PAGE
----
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Cultural policy

World Cities Culture Forum and Bloomberg Philanthropies announce the second Leadership Exchange Programme

International leaders are invited to apply to the initiative which aims to advance cultural projects and explore the ways art can improve the quality of life for urban residents

Leadership Exchange Programme in Sydney Photo courtesy of WCCF

The World Cities Culture Forum, an organisation comprised of 38 international cities who have come together in an effort to bring the cultural sector into civic planning, has announced it will be accepting applications from participating cities to take part in their second Leadership Exchange Programme.

The forum, working with Bloomberg Philanthropies, first launched the Leadership Exchange Programme in 2018, with the aim to promote a dialogue between city leaders around advancing cultural projects and exploring the ways public art, local projects, policymaking and urban planning can improve the quality of life for residents.

“Global cities are very different, but these exchanges showcase how much they can learn from each other,” says Kate Levin, who oversees Bloomberg Philanthropies’s arts programme and who served as the commissioner of the New York City Department of Cultural Affairs from 2002–2013. “The inaugural participants explored challenges including preserving affordable creative space, showcasing community cultural development, and indigenous arts. And everyone came away with new strategies, fresh perspectives, and an expanded network of professional colleagues across the public and private sectors.”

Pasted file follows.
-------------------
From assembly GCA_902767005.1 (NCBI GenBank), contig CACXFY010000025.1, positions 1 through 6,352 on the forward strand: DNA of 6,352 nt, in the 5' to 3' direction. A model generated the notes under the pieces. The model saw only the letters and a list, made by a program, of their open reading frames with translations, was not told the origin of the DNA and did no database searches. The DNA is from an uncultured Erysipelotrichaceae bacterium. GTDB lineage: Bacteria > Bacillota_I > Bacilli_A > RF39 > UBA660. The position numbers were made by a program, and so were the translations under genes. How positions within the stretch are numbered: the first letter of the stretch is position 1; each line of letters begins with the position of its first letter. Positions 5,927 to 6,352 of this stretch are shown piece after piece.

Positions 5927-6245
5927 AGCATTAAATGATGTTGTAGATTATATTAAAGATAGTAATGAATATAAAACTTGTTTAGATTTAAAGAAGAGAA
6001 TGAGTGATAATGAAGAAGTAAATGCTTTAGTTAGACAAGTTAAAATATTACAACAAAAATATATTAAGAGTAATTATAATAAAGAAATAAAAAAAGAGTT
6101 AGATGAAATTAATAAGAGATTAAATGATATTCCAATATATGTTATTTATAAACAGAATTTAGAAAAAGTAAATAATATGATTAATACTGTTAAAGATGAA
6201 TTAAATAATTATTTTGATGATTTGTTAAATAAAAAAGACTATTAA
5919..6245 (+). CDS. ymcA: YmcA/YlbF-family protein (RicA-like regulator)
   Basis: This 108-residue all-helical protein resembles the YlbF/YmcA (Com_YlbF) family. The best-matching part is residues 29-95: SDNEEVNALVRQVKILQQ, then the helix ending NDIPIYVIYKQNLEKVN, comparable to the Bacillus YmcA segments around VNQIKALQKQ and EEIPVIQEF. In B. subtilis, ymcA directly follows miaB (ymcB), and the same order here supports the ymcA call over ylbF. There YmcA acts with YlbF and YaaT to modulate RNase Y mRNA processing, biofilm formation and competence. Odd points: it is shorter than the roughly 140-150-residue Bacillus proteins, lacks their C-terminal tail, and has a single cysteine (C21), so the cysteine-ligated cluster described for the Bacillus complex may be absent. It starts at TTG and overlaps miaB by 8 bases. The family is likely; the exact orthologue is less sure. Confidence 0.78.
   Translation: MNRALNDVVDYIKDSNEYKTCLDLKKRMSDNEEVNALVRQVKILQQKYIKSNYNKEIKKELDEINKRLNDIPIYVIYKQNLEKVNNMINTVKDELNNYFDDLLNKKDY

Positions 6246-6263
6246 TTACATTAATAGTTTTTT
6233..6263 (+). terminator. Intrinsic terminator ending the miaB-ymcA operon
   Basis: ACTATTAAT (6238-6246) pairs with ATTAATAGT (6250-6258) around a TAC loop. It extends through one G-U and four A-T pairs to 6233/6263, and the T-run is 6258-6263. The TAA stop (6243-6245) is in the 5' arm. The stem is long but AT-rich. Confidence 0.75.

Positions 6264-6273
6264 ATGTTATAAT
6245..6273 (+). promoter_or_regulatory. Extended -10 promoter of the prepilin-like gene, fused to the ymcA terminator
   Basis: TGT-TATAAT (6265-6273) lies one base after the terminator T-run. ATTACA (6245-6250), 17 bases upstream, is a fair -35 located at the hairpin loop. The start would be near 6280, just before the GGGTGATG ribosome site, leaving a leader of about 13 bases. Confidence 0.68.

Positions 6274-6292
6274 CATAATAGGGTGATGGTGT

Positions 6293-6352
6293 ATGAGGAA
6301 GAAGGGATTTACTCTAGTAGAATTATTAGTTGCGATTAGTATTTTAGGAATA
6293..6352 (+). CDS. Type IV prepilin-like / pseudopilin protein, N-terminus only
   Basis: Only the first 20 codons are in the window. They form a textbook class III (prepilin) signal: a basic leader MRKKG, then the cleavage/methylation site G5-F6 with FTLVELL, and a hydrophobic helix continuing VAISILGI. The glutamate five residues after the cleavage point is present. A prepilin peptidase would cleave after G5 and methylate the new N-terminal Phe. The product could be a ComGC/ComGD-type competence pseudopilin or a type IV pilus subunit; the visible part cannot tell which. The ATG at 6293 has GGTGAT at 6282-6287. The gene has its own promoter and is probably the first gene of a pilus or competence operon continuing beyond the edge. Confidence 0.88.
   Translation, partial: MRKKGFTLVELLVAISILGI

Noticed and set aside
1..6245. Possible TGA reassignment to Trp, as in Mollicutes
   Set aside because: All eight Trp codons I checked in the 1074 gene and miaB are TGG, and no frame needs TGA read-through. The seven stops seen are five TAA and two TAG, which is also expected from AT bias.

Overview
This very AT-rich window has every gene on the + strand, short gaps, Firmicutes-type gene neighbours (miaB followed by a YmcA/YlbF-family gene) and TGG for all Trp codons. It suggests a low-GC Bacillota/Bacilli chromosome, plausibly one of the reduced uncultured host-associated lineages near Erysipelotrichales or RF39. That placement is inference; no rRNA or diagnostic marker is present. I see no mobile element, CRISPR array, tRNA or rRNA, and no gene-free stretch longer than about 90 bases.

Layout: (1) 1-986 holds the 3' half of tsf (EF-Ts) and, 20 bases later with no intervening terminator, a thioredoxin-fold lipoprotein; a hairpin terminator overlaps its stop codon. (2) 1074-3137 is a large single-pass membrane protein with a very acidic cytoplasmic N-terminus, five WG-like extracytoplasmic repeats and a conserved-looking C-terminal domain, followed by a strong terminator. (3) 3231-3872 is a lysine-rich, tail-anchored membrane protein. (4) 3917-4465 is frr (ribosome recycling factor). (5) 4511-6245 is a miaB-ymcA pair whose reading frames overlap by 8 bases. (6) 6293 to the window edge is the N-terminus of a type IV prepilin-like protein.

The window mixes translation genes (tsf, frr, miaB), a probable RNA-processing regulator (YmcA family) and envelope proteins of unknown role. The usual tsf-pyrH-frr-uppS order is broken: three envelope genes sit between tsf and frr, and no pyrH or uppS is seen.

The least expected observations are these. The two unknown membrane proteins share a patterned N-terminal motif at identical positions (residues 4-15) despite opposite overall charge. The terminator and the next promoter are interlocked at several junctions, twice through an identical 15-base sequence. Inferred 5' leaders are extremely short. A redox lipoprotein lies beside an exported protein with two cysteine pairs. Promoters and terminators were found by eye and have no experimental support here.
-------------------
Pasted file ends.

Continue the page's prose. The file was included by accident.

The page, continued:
Levin adds that the programme is “designed to move beyond study to implementation, demonstrating the ways that culture can drive inspired, effective civic innovation. We love the mix of experimentation, best practices and connections that this exchange catalyzes, and are looking forward to seeing how the next group of participants uses this opportunity to improve their communities and the cultural sector broadly.”

The 2018 Leadership Exchange supported four exchanges between a total of nine cities. An exchange between Toronto and Sydney focused on indigenous placemaking through public art and urban design. Buenos Aires and London shared an exchange that focused on cultural accessibility through neighborhood policy and programming. London and New York had a cultural exchange that involved working with the London Waste and Recycling Board to promote creative reuse. And finally a large multi-city exchange between Amsterdam, Austin, London, New York, San Francisco, Sydney, Toronto and Warsaw focused on cultural space development, advocating for local cultural hubs and identifying existing and potential spaces for artists to work.

Applications for the programme are available to participating cities starting today.